John30013
Guest
If the school is actually providing the space (you’ve not cited your sources, so I can’t verify this), then it probably runs afoul of the law (my understanding is that public schools may excuse students for religious activities off of school property. Assuming that it were legal to allow the students to perform their religious activity on school property, it seems that a school employee who simply observed the students in this activity (but did not participate themselves)–i.e., in order to ensure the students did not misuse the school property and did perform their religious activities–would not cross the legal… Read more »
elle
Guest
http://www.wnd.com/2013/09/school-cancels-muslim-proselytizing-in-class/ http://www.wnd.com/2013/09/school-cancels-muslim-proselytizing-in-class/ (3rd paragraph group down from the top talks about the Dublin story of islamic indoctrination above) http://www.charismanews.com/opinion/32085-aclu-attacks-christian-prayer-but-fights-for-muslims http://www.charismanews.com/opinion/32085-aclu-attacks-christian-prayer-but-fights-for-muslims (not completely relevant, but is student led, but out of the class room and not during school hours. . .) http://www.csmonitor.com/The-Culture/Family/2013/0616/School-prayer-50-years-after-the-ban-God-and-faith-more-present-than-ever ( this is before school starts) http://dailycaller.com/2013/02/01/maryland-high-school-allows-muslim-students-to-leave-class-every-day-to-pray/ (this is the story I was originally referring to, but had to find it again. This came up a couple years ago, and I guess by the date of this link is a current issue again (?) don’t know) (I just think that the school providing space for this muslim prayer on… Read more »
John30013
Guest
WND, CharismaNews and The Daily Caller are not trustworthy news sources. They all have a clear ideological bias and frequently publish known lies and misinformation. The CS Monitor piece actually seems to support your desire that religious observances be allowed in public schools, so I’m not sure how that’s germane to this discussion (although I’m at work now, so I didn’t read the entire piece–just going by the title and summary). Regarding the putative Muslim students with bad grades, note that I said (as I understand it) that the school can make reasonable accommodations for the students’ religious observances. Obviously,… Read more »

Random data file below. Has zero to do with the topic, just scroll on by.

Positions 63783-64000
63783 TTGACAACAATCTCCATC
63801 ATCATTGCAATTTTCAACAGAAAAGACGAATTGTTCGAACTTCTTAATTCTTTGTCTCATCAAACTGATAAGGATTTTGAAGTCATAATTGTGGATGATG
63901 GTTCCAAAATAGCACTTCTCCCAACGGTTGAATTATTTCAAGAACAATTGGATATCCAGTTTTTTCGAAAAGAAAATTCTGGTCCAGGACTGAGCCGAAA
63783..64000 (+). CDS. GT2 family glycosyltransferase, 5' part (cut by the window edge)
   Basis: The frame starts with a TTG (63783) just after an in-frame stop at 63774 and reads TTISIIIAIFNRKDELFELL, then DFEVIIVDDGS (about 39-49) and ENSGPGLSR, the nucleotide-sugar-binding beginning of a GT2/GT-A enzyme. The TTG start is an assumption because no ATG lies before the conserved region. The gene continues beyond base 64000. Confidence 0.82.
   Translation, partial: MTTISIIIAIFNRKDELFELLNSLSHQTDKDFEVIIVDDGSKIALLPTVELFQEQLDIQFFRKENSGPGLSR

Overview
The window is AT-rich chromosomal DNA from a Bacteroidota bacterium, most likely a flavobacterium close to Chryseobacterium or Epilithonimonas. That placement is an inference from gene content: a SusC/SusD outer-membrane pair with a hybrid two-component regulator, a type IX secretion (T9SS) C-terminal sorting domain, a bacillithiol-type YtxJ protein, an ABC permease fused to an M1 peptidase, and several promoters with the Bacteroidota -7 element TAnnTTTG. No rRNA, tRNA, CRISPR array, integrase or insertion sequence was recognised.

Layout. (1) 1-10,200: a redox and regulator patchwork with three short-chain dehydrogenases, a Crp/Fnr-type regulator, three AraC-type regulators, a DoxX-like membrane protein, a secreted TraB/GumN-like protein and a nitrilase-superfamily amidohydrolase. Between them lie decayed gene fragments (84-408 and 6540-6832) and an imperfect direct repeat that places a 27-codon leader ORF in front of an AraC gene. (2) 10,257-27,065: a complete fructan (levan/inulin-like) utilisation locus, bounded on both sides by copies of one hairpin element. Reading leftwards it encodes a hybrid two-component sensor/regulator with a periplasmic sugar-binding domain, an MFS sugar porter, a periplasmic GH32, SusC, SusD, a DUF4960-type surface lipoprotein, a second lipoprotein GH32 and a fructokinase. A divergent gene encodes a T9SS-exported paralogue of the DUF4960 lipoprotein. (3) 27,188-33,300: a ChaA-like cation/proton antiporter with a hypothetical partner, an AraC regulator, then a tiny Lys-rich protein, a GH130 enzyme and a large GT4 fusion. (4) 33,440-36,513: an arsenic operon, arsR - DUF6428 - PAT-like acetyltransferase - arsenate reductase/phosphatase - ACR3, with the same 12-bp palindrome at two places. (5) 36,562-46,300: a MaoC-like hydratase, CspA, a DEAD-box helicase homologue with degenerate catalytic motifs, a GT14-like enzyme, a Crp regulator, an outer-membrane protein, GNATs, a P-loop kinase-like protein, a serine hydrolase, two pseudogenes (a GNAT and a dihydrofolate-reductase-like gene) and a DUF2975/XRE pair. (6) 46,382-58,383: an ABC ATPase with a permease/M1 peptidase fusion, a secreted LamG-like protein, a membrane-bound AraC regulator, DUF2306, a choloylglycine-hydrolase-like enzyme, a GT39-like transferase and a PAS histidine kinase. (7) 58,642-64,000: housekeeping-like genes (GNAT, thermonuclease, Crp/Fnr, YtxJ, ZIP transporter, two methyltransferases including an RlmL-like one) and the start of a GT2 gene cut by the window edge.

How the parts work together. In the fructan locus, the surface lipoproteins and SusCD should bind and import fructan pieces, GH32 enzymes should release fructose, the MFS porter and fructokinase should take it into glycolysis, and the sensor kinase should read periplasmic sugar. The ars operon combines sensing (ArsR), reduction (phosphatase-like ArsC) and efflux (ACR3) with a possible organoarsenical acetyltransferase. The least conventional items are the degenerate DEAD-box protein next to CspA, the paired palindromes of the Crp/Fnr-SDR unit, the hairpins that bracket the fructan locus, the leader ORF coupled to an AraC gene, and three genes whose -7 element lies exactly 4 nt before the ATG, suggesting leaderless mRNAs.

elle
Guest
Yes, that’s why I said I don’t stake my life on any news sources really – they all have bias, all of them. They just came up in a quick search. The CS Monitor point was that this is happening before school, not during school. The Daily Caller? Don’t know except yes they are conservative. And this is where I first saw the story I think in 2012. Like I said just did a search – I don’t endorse any of the sites I linked. For every untrustworthy conservative site there will be found an untrustworthy liberal or progressive site.… Read more »
John30013
Guest

Thanks. I’ve enjoyed our discussion too. Enjoy your weekend!

elle
Guest
John30013, I think you said you were an atheist somewhere in here (yes?) and I just wanted to say that I am a Christian and that I am happy to call you a friend. Sometimes I get into a conversation with an atheist and it just does not go well. Ends up spiraling out of control and I say things that I am ashamed of and never intended to say. And I really feel affected by it because even though we are different we are more the same. I really admire you and the way you talked to me without… Read more »
keithsmustache
Guest

Why is it anyone’s business in Wisconsin what they do in Delaware. This is about an agenda. For something that atheist consider invisible and a myth, they certainly spend a lot of time fixating on it. A civil war is coming. Do atheists know how to shoot?

elle
Guest

Because they saw a picture in the newspaper and zeroed in on this school, otherwise they would have never heard of them. They look for stuff like that and then start sending letters threatening to sue. No one in the community usually has a problem. I will say that it seems like they do go after Christian issues the most but that is probably because we are a Christian nation by the numbers, so they have a target rich environment.

John30013
Guest